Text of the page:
The Life of a Palestinian
Just how much is the life of a Palestinian Muslim worth? Consider the following examples and judge for yourself.
The Nov. 16 conviction by an Israeli military court of four Israeli soldiers for killing an 18-year-old West Bank Palestinian passer-by at a road block. The soldiers were members of the elite ‘Cherry’ unit which uses covert tactics to ambush, and kill what they call Palestinian extremists. The Unit’s activities have been reported many items before in the Israeli press.
In one case, disguised as Arabs, Cherry unit soldiers attended a soccer game, surrounded one of the players on their list and, after they had knocked him to the ground, shot him dead before the spectators.
In another case, they loitered outside the door of a house until someone knocked and was admitted. Then, before the door could be closed, they rushed inside, guns blazing, killing or wounding the occupants. In other cases they have walked up to parked cars and, mercilessly, shot the occupants to death.
No search warrant, no statement of charges, no arrest. Just killing of those they suspected were ‘terrorists’, and anyone who happened to be with them. In any other country, ‘Cherry’ would be called a death squad. In the Israeli defense forces it is ‘an elite unit’. In the current case, the convicted soldiers had set up a night-time road block, beckoned a stopped driver to come forward, flashed a truck-mounted searchlight in his eyes when he did, and then fired a burst of machine gun fire through his windshield. Miraculously the driver, Bilal Amli, lived to testify but his 18-year-old companion in the front seat, Iyad Mahmoud Badran, was killed. Neither of the automobile’s occupants were accused of anything.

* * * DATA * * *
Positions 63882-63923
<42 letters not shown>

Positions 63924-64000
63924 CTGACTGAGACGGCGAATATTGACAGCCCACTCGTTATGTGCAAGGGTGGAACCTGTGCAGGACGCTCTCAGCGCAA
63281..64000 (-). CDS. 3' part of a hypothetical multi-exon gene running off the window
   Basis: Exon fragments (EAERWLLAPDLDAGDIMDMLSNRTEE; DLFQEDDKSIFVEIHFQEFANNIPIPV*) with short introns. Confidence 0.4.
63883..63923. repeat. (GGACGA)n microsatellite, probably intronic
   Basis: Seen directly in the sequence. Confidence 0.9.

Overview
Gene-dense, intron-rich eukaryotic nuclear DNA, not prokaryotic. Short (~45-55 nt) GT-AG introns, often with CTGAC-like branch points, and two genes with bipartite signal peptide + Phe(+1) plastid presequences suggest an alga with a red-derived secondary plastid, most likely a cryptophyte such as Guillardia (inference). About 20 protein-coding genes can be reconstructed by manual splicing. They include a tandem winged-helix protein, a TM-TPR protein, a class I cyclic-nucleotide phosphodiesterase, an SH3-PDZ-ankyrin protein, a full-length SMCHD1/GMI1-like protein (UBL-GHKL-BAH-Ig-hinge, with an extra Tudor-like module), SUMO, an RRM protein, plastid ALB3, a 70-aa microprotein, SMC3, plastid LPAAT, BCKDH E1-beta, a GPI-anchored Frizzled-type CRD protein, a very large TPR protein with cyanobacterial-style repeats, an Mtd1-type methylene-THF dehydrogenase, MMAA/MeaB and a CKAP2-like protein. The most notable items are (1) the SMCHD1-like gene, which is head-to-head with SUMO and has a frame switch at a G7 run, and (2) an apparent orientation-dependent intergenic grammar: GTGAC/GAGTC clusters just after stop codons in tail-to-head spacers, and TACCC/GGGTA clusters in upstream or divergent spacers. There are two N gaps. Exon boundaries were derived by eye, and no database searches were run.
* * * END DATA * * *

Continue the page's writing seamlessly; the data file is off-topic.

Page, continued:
For the death of Badran, the 1.251 st Palestinian killed by Israeli soldiers since December 1987 according to the Washington’s Post’s Jerusalem correspondent, the four death squad members were sentenced to pay one agora, which is a non-existent coin worth one hundredth of a Shekel, which means about a third of a US cent. The sentence seemed inexplicable to Palestinian human rights workers. ‘It means the (Israeli) government wants to show how much a Palestinian person’s life is worth,’ ventured Bassam Eid, founder of the Palestinian Human Rights Monitoring Group.
‘The sentence is so ridiculous, I don’t know what to say,’ commented Shirls Eran of another human rights watchdog group. ‘If they are not guilty, they should be found not guilty. And if they are guilty, why are they fined an agora?’